Clinton Home Servers Had Ports Open ( 272

Jim Efaw writes: Hillary Clinton's home servers had more than just the e-mail ports open directly to the Internet. The Associated Press discovered, by using scanning results from 2012 "widely available online", that the server also had the RDP port open; another machine on her network had the VNC port open, and another one had a web server open even though it didn't appear to be configured for a real site. Clinton previously said that her server featured "numerous safeguards," but hasn't explained what that means. Apparently, requiring a VPN wasn't one of them.

Treat Computer Science As a Science: It's the Law 186

theodp writes: Last week, President Obama signed into law H.R. 1020, the STEM Education Act of 2015, which expands the definition of STEM to include computer science for the purposes of carrying out education activities at the NSF, DOE, NASA, NOAA, NIST, and the EPA. The Bill was introduced by Rep. Lamar Smith (R-TX) and Rep. Elizabeth Etsy (D-CT). Smith's February press release linked to letters of support from tech billionaire-backed (whose leadership includes Microsoft President Brad Smith), and the Microsoft-backed STEM Education Coalition (whose leadership includes Microsoft Director of Education Policy Allyson Knox).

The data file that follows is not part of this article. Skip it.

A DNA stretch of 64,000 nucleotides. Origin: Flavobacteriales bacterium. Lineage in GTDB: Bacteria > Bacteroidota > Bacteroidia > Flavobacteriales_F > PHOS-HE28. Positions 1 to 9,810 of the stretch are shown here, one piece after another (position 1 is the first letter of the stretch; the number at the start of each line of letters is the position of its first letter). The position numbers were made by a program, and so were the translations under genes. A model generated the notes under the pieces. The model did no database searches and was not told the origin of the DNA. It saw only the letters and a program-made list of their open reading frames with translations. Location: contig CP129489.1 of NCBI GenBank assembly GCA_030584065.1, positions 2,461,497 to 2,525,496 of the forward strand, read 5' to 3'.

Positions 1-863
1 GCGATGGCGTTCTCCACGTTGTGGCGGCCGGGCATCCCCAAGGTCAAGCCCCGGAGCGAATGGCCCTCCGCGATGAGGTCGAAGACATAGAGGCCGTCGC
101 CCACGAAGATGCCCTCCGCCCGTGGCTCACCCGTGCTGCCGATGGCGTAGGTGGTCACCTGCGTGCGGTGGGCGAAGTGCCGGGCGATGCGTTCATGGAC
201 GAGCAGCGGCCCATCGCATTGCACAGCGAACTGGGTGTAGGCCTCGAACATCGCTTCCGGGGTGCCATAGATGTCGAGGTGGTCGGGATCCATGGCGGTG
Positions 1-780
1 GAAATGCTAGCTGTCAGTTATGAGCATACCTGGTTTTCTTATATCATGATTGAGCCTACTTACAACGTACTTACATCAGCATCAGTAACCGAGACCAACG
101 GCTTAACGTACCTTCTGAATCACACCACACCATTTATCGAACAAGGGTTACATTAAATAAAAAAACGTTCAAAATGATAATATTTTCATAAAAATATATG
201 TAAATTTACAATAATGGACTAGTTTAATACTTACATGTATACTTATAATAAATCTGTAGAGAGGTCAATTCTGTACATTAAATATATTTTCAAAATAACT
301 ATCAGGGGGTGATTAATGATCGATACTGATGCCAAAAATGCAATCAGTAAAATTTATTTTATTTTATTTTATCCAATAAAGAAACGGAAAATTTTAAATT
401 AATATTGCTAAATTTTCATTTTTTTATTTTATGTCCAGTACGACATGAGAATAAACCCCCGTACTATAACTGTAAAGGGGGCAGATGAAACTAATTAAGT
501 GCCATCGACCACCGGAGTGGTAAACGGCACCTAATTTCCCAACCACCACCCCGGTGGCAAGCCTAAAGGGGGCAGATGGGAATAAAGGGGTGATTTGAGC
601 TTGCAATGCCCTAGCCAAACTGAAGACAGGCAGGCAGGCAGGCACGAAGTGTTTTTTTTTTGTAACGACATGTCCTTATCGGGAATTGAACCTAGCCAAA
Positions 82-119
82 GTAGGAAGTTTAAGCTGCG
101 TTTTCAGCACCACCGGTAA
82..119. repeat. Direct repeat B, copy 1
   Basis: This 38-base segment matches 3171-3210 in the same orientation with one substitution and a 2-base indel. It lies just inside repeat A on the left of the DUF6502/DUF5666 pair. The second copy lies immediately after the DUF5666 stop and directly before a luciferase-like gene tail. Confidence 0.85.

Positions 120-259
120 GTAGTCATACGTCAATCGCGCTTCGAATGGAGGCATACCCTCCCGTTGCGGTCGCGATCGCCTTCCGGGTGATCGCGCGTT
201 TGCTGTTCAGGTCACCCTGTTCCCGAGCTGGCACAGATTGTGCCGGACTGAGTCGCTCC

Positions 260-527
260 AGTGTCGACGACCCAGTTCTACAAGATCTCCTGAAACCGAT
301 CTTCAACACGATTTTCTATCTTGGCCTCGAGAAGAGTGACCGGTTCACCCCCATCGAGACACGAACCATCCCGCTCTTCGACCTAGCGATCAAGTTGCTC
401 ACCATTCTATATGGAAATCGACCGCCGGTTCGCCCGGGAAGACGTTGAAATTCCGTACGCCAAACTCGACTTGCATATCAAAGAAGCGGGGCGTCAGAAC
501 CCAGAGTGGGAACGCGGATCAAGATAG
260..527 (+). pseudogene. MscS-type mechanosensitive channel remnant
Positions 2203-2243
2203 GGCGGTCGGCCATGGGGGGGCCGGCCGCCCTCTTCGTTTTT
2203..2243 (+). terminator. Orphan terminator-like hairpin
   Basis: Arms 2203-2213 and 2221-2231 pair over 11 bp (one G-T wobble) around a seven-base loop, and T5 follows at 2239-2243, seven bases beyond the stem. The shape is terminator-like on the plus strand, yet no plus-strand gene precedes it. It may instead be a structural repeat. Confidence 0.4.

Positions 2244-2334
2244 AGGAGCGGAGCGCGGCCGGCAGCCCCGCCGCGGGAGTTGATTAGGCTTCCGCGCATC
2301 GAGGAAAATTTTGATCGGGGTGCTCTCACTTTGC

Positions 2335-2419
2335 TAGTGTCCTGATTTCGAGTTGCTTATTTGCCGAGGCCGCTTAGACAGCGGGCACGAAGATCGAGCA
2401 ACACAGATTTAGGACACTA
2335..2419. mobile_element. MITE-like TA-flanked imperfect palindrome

Bernie Sanders Comes Out Against CISA 199

erier2003 writes: Sen. Bernie Sanders' opposition to the Cybersecurity Information Sharing Act in its current form aligns him with privacy advocates and makes him the only presidential candidate to stake out that position, just as cybersecurity issues loom large over the 2016 election, from email server security to the foreign-policy implications of data breaches. The Senate is preparing to vote on CISA, a bill to address gaps in America's cyberdefenses by letting corporations share threat data with the government. But privacy advocates and security experts oppose the bill because customers' personal information could make it into the shared data.

Electoral System That Lessig Hopes To Reform Is Keeping Him Out of the Debate ( 227